Best Falafel 2016 | Miami Squeeze | Best Restaurants, Bars, Clubs, Music and Stores in Miami | Miami New Times
Courtesy of Miami Squeeze

Fried food that's healthy for you? Yep, that's falafel! OK, it may not be the healthiest (because fried), but considering a scale that includes deep-fried Oreos, you have hit gold. At Miami Squeeze, an open-air eatery right off the railroad tracks on West Dixie Highway, Leron Shaaltiel and his crew have mastered the recipe to get crisp shells and soft, grainy interiors. What's inside? A mix of chickpeas, cilantro, garlic, parsley, and spices. Slather on some homemade sauce — oh, and there are many, from tahini and garlic dill mayo to curry and tzatziki — and they're ready to go! Eat these Middle Eastern treats in a salad ($8.95), pita sandwich ($7.95), or wrap ($8.95) or by themselves ($5.95); then wash them down with juice. After all, this place is called Miami Squeeze. So pair healthy eats with healthy drinks and choose from an array of wheatgrass concoctions and fresh-squeezed juices that go for $5.95 for a 16-ounce cup and $24.95 for a half-gallon. Here's to eating and squeezing your way to health! Miami Squeeze is open daily from 8 a.m. to 9 p.m.

Francisco Anton's arepas are hidden treasures scattered throughout the menu inside Calle Ocho's Cardón y El Tirano. A troupe of them lines up in his arepitas ($11), waiting to be topped with the supple, salty white cheese called queso guayanes, followed by clams, mussels, tiger shrimp, and a dollop of avocado cream. They were also the foundation of his mariscada ($45); though no longer on the menu, the standout featured nearly a half-dozen of the neat yellow corn rounds sitting under succulent langoustines, heads-on shrimp, and fried squid — along with sofrito and guasacaca for dipping. There's no secret here. Like all others arepas, they're made of cornmeal, salt, and warm water. But unlike so many that are heated and scored on a griddle, these are plunked into Anton's vat of hot oil. Like magic, the insides fluff up like cumulonimbus clouds as their shell hardens to a crisp yellow crust. The only trick is making them stay out of your mouth.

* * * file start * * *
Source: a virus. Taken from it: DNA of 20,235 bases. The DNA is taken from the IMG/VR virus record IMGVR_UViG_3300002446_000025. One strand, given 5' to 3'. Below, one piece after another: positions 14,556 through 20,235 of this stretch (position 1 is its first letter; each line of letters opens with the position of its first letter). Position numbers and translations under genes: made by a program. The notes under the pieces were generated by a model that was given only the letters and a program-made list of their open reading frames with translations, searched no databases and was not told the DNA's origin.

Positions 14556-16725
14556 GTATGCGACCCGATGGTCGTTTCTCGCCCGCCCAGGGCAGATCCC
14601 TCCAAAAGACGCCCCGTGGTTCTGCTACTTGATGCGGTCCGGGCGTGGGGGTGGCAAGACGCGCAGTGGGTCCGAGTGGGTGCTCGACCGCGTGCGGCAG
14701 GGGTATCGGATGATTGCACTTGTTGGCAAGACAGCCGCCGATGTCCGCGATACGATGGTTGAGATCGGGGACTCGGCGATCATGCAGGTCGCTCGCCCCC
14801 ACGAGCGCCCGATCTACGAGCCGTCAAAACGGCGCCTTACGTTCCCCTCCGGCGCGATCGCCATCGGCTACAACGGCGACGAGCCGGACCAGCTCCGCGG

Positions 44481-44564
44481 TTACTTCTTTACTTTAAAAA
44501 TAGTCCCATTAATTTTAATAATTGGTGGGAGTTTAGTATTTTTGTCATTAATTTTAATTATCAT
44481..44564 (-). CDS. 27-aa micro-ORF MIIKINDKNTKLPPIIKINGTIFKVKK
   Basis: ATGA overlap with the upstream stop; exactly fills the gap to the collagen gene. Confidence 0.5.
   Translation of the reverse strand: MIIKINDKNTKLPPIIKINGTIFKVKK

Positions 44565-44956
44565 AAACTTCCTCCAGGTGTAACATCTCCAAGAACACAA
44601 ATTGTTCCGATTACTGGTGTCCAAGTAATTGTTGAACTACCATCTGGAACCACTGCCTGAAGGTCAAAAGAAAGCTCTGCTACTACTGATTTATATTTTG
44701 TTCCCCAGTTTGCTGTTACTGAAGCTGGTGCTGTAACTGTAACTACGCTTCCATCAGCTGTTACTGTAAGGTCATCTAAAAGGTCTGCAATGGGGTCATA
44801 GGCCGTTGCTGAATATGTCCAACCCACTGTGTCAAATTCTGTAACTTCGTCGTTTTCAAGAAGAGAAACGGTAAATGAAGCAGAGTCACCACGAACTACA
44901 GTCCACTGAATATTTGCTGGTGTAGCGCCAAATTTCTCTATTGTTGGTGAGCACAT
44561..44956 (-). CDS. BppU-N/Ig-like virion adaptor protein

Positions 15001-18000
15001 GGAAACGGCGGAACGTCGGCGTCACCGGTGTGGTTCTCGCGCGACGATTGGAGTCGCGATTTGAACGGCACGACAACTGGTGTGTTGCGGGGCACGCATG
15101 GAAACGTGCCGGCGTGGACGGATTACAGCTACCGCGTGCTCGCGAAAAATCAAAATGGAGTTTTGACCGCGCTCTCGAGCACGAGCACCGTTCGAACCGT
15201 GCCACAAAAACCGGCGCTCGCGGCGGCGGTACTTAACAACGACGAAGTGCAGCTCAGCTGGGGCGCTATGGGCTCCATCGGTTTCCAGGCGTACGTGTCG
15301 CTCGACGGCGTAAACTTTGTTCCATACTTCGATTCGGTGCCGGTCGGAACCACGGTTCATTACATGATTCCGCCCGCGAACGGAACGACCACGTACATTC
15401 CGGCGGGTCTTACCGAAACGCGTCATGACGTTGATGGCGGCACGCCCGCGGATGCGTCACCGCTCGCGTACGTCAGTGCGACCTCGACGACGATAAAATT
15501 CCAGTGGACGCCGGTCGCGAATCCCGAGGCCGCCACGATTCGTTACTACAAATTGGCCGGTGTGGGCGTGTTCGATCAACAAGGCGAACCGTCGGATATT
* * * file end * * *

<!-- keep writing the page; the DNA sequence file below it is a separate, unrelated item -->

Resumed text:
This neighborhood taqueria has quickly become a Wynwood staple since its December 2014 opening, attracting hoards of hungry, Mexican-craving eaters to its quaint, artistically driven spot. Coyo Taco prides itself on being the freshest Mexican street food around, making it affordable, fast, hearty, and, most important, delicious. Guacamole is smashed to order, ingredients are locally sourced, and tortillas are made from scratch. Though the menu is taco-driven, the eatery lets diners convert taco orders into burritos, salad bowls, and burrito bowls. Menu items range from $3 to $12 and include unique ingredient pairings such as chicken and roasted pineapple, crispy duck and serrano salsa, and quinoa, queso falafel, and cucumber pico. Make your Coyo experience boozy by visiting the backroom; it hides a small bar that offers more than 50 tequila varieties.

Dylan Rives
Beefy Korean burrito

When you imagine a burrito, don't limit yourself to a traditional tortilla-beans-meat-cheese concoction. At downtown's Burrito San, the classic Mexican dish is fused with a sushi concept to create the burrito-roll, a fist-size bite that you never knew you needed until now. Ten rolls, priced between $9 and $12, blend grilled meats, fresh vegetables, and a bevy of spices and sauces to create the ultimate burrito mashup. Guest favorites include the Buddha's Belly ($9.50), which combines roasted portobello mushrooms, crunchy eggplant, avocado, shredded carrots, organic greens, and garlic miso sauce. There's also the Mt. Fuji ($12), which uses raw tuna, avocado, crunchy wontons, masago caviar, and mango sauce. Or try the Filipino Breakfast ($10.50), which mixes braised pork, scrambled eggs, roasted garlic cloves, pickled onion, organic greens, and banana ketchup.

Readers' choice: Coyo Taco

"Hey, Ketchup, it's me, French Fries. Sorry I didn't get back to you sooner. It's been a crazy week of cutting, blanching, soaking, and frying. Yeah, I'm crisp, but is it worth all that effort? The guys at Neme Gastro Bar seem to think so, but I don't know. Anyway, I miss you. I miss us. I hope I see you soon."

"French Fries, French Fries? FRENCH FRIES? Oh, man, you need to hear what happened. There I was, chilling in the refrigerator, just being tangy, kind of sweet, mostly red. It was just another day. Then I smelled it — the unforgettable aroma of beef fat. And you know what happened? The bastards whipped it right into me. At first I was like, 'Whoa, this can't be kosher,' but then something changed. I was smoky. I was meaty. I was salty. I became the kind of ketchup I always wanted to be. I know things have been rough lately, but give Burger a call and let's all get together ($18). They're not going to believe what they taste."

Photo courtesy of Blue Collar